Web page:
Indians adapting to a complex culture

The North's Indian community is making an important contribution to social life, writes Bryan Coll

The North's Indian community is making an important contribution to social life, writes Bryan Coll

THE REAR of Belfast's Indian Community Centre (ICC) looks more like a high-security prison than a former Methodist church. Rusting barbed wire runs along a high metal fence, with the building's faded stained-glass windows protected by large metal grates, the corners of which have been prised off by patient fingers.

The purpose of the heavy-duty reinforcements isn't to ward off racist attacks. After all, the centre has been a permanent fixture of Carlisle Circus since 1978, the year when the old church building was converted into the main social and religious venue for Northern Ireland's Indian community. The reason for the stringent security is that the centre lies next to one of Belfast's largest Orange halls. The next-door neighbour's paint-bombed facade is proof that this address is one of the most volatile in the city.

Occasionally a victim of its neighbour's notoriety, by means of wayward stones or misplaced graffiti, the ICC, located midway between the loyalist Shankill Road and the republican New Lodge area, is taking few chances.


For Deepak Sharma, whose family lives in the community centre, being on the front line of Northern Ireland's street politics also has its advantages. The neighbourhood activity helped to instil an interest in Northern Irish history in the 19-year-old, who is currently studying for his A-level politics exam.

"People are surprised I'm interested in politics," says Sharma, who moved to Belfast from Kenya four years ago.

"But I find politics here fascinating and I'm always talking about it."

Sharma's only regret is that the local community's knowledge of his own background is often non-existent: "One day we found a sticker on the door of the centre which said 'No Mosque Wanted Here - This is Belfast, not Bangladesh'."

Sharma, a Hindu, dismisses the incident with a laugh. "People have a problem with Muslims but how can they think we are Muslims? It's so stupid."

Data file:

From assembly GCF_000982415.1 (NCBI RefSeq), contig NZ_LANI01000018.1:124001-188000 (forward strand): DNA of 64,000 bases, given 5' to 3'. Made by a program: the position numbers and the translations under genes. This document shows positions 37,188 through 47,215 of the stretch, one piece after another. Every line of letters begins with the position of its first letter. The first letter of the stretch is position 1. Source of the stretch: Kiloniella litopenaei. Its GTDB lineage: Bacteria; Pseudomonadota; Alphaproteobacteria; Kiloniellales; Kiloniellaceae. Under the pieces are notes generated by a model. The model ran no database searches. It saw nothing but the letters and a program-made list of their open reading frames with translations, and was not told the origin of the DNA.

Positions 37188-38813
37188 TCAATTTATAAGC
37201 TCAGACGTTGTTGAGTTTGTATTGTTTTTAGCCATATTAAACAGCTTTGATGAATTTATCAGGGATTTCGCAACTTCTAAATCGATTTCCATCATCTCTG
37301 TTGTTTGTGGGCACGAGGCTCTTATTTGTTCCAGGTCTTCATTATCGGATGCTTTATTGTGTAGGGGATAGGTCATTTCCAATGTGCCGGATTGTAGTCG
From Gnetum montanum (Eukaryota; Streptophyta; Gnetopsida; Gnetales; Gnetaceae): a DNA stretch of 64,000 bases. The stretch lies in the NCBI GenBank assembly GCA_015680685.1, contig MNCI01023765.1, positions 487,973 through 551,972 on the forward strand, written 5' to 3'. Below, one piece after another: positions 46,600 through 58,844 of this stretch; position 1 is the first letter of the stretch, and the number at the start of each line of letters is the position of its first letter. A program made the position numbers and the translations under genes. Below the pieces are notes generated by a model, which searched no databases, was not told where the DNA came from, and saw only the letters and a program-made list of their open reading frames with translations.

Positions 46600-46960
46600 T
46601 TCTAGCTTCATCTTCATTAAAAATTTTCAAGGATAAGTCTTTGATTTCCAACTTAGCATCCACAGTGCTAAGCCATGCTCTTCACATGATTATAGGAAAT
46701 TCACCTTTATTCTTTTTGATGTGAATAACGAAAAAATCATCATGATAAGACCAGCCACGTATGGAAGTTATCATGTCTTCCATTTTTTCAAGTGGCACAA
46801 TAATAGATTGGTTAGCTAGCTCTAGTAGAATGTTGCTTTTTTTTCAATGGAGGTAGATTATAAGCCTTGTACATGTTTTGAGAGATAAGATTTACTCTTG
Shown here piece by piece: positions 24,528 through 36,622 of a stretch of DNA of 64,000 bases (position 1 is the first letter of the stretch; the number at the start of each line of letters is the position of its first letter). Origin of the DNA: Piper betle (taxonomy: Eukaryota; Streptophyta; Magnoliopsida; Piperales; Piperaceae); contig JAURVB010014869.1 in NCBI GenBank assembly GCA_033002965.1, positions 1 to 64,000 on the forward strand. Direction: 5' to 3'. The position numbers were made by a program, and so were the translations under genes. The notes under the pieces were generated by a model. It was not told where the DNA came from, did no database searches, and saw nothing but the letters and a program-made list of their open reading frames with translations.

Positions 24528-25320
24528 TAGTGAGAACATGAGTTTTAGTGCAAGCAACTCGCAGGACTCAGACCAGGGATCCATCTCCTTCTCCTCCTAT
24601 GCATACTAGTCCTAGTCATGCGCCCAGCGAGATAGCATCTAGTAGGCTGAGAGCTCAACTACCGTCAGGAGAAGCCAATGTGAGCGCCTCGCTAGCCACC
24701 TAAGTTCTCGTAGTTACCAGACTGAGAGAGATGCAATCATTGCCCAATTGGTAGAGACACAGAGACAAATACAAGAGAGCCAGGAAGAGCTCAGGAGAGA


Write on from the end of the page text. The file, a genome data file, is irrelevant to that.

The North's Indian community is one of the longest-established ethnic minorities in Ireland. The first immigrants arrived in the 1930s, mostly from the Northern Punjab region, and the first wave of families soon settled in the 1950s. Today, the North's Indian population comprises around 3,500 people, most of whom live outside Belfast.

One of the best-known figures in the local Indian community is Raj Puri, the current chair of the ICC. Puri is surely one of only a handful of bold individuals to have picked Belfast as a holiday destination in the 1970s - a decade that marked the bloodiest period of the Troubles. Even more unusually, Puri, who owns a clothing wholesale business, decided to stay and live in the city once his vacation had finished.

"Back then, there were only two groups and people were fighting amongst themselves," he says. "We were left alone."

In today's more peaceful Northern Ireland, Puri believes racism has served to fill a void. "More are on the streets now and there are more attacks. We are facing more racial problems than when I came here."

For Puri, the Indian community's long history in Northern Ireland and its high level of integration means its young people are generally less at risk from racist attacks than other ethnic minorities."The Indian community is not isolated," he says. "We mix with local communities and about 70 per cent of our children are in mixed marriages."

But for young Indians growing up in the North, integrating isn't simply a matter of dealing with racial prejudice. Eighteen-year-old Kasem, who came to Northern Ireland from Leeds, found his English accent posed as much of a problem as his skin colour at the Catholic secondary school he attended.

"Because of my accent, people were racist for two reasons", says Kasem, who now speaks with a pitch-perfect Belfast brogue. "I didn't like it when I moved here but I knew I had to make friends, so I got over it."

According to Deepak Sharma, whose father is the priest at the ICC's Hindu temple, local interest in other cultures is gradually increasing, despite the ongoing problem of racist violence. "People find it hard to imagine other cultures," says Sharma. "But if you give them the knowledge and try to explain it properly, they will listen to you."

Experiences of racism have not discouraged Sharma from settling in the North. On the contrary, he plans to remain in Belfast after his A-levels, even if his parents go through with an intended move to England.

As for his future career, Sharma, who is a member of the youth panel at the Northern Ireland Commission for Children and Young People, doesn't rule out a job on "The Hill": "People say 'we can imagine Deepak sitting in the Stormont Assembly," he laughs. "It was hard when I first came over but now I'm living the American dream here."